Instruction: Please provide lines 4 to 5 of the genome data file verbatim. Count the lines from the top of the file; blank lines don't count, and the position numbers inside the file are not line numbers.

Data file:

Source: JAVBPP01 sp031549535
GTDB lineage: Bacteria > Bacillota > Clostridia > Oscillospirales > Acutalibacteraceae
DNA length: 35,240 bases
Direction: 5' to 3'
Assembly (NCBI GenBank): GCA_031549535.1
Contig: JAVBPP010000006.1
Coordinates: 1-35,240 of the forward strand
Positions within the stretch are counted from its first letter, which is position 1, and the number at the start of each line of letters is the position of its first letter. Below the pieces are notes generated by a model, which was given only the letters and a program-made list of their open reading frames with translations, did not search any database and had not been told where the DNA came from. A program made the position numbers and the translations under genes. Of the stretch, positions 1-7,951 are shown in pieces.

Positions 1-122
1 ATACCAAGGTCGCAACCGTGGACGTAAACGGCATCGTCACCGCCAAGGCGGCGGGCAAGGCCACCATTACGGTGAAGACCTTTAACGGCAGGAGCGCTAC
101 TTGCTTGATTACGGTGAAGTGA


Direction: 5' to 3'
Assembly (NCBI GenBank): GCA_031549535.1